I recently commented on a Huffington Post piece about the science of beauty and attractiveness. I said that I had always been attracted to men who have brilliant minds. Looks have never been what attracts me.
One of the comments I received in response was in regard to the photo I have up on my Huffington Post account for Speaking of Beauty.
Saidas responded by saying, “If that is your photo, I’m sure you take full advantage of your looks.”
I wanted to address this comment and frankly, all the comments I receive about why I don’t have any right to, not only comment and share my opinion about beauty, but to believe I have the understanding to host a show about beauty. It has been pointed out to me that I am beautiful and that I represent the unattainable few. Why should I be the person who would best understand what women go through? How can I understand what an overweight girl went through in her teens? Or a woman struggling with issues that she doesn’t look “pretty enough” to ask for a promotion?
I have been an actress for over 25 years and I have spent the better part of my life trying to become what the media deems “beautiful.” I have had my nose fixed, my hair colored, exercised obsessively, nearly died from an eating disorder, felt guilty, felt ugly, and always, always – I have never felt good enough or pretty enough. I grew up in Ohio and I was painfully shy, painfully skinny and gawky, and painfully homely, with a mouthful of braces.
I always believed that if I could somehow look pretty enough, my life would begin, and I have spent years trying to attain that. All I wanted was to be a famous model knowing that, once famous, I would then be accepted and recognized as beautiful and, ultimately, enough.
In my mind, I was never enough. I was never a famous model. I was never known for my great beauty. For a brief period of time, when I was acting in the theater in Chicago, I didn’t need to be a certain beautiful type. It wasn’t about my looks it was about my soul. And then I was offered a role on a television show and it all began again. I became a television actress and with it came all the seduction that goes hand in hand – the money, the attention, and the scrutiny of having to look a certain way. At least that’s how I interpreted it. Instead of trusting that I was an actress and I could find roles that were suited to me, I tried for years to become what I believed a “movie star/television star” looked like.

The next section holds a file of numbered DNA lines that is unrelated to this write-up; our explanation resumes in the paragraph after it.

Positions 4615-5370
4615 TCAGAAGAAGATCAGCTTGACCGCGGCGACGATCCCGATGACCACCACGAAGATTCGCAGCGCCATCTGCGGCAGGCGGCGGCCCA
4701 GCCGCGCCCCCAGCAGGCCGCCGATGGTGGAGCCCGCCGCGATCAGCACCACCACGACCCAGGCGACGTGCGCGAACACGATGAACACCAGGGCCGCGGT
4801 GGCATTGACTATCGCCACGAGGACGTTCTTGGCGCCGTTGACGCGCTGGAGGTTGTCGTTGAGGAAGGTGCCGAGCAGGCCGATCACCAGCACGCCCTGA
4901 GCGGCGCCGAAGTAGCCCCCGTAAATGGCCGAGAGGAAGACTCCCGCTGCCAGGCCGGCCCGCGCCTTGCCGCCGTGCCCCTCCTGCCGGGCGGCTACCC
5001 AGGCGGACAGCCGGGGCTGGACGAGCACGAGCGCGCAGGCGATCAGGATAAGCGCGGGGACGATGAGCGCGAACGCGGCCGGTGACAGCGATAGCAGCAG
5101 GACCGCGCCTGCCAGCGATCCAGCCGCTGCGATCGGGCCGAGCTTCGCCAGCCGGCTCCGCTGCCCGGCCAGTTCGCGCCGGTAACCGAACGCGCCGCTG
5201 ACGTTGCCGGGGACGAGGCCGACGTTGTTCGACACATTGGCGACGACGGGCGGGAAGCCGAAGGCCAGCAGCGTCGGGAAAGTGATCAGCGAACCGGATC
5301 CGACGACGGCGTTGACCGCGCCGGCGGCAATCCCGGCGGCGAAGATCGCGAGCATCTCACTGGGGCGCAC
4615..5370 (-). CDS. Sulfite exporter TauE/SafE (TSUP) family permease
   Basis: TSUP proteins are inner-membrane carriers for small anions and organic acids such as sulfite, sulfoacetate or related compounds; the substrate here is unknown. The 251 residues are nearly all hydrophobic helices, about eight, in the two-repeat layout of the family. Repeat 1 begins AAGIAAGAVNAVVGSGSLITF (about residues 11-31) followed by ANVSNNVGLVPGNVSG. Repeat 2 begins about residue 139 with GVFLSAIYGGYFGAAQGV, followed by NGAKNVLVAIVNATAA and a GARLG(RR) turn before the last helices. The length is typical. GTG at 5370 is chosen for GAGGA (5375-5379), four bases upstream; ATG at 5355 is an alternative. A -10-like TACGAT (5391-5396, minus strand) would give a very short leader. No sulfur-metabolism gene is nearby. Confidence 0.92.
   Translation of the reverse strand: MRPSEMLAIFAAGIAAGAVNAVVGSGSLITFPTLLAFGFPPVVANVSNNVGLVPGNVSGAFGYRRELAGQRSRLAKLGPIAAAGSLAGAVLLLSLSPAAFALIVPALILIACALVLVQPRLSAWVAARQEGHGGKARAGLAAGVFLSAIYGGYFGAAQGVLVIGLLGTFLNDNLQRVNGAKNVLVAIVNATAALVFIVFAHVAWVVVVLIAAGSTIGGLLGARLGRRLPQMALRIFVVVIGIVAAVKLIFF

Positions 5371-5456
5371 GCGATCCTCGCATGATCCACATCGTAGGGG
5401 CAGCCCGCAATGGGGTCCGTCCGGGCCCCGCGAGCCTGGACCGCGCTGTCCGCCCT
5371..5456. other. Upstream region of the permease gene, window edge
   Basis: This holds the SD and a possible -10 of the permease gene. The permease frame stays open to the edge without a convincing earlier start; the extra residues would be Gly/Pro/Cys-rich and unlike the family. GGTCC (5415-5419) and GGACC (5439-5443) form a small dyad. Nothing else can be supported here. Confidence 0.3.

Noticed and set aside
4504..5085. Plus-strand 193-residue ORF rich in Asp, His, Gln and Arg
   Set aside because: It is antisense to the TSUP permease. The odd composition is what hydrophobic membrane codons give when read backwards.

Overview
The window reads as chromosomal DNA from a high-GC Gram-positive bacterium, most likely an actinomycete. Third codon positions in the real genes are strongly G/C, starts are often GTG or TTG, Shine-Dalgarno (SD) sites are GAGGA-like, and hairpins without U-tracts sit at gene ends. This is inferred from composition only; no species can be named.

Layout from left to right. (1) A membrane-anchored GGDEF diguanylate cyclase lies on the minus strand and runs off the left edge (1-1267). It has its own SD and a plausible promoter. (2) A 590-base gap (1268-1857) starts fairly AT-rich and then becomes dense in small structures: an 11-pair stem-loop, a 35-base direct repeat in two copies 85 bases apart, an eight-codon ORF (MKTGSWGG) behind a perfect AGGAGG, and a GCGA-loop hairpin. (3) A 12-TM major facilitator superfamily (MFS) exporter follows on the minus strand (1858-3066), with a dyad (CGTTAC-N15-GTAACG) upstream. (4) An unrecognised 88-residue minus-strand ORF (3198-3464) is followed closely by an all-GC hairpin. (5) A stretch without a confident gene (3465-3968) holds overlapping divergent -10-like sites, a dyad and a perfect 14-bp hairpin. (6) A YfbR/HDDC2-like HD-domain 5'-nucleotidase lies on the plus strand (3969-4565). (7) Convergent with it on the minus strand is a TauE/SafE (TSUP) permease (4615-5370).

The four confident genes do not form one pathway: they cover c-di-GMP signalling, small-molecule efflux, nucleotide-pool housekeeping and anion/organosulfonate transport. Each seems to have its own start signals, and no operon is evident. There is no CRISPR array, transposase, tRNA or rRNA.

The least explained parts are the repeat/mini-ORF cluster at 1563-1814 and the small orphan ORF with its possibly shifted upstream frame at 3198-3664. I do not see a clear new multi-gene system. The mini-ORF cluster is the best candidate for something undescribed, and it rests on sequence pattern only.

Around the time I was beginning to see that I was on a deadly path, I met a man who was recently widowed. He had a 3 year old daughter and a 5 year old son. The 4 of us got together, fell in love, and have never been apart. My family has become my inspiration and they have truly saved me. My son is now 18 and my daughter is 15. They are the loves of my life, as is my husband, Ron. This part of my life has allowed me to heal.
Every one of us has a story. To make assumptions about another person’s life, without knowing anything about them, is just wrong. All of us have challenges and difficulties in our lives that are ours alone to experience and overcome.
One of the challenges that I have faced is believing that I am good enough just the way I am. I created Speaking of Beauty because of this. We are all presented with an incredibly skewed way of looking at beauty and what it means to us. This is especially true for women. It is my belief that every woman is beautiful. I want to live in a world that is accepting of all types of women, all ages of women, and all nationalities of women; celebrating them equally.
Because the media is constantly putting ideas in our head about how we should look and who we should be, my focus is on confronting and changing that. I believe we can change the beauty conversation and the consciousness surrounding it. This show is my contribution. If I can show women that what makes them beautiful lies in being themselves, I will have accomplished a great deal.
I will continue to make comments on The Huffington Post. I just wanted everyone to have a little background information about me. And yes, my husband is balding, a bit overweight, brilliant, wildly talented, and the sexiest man I know.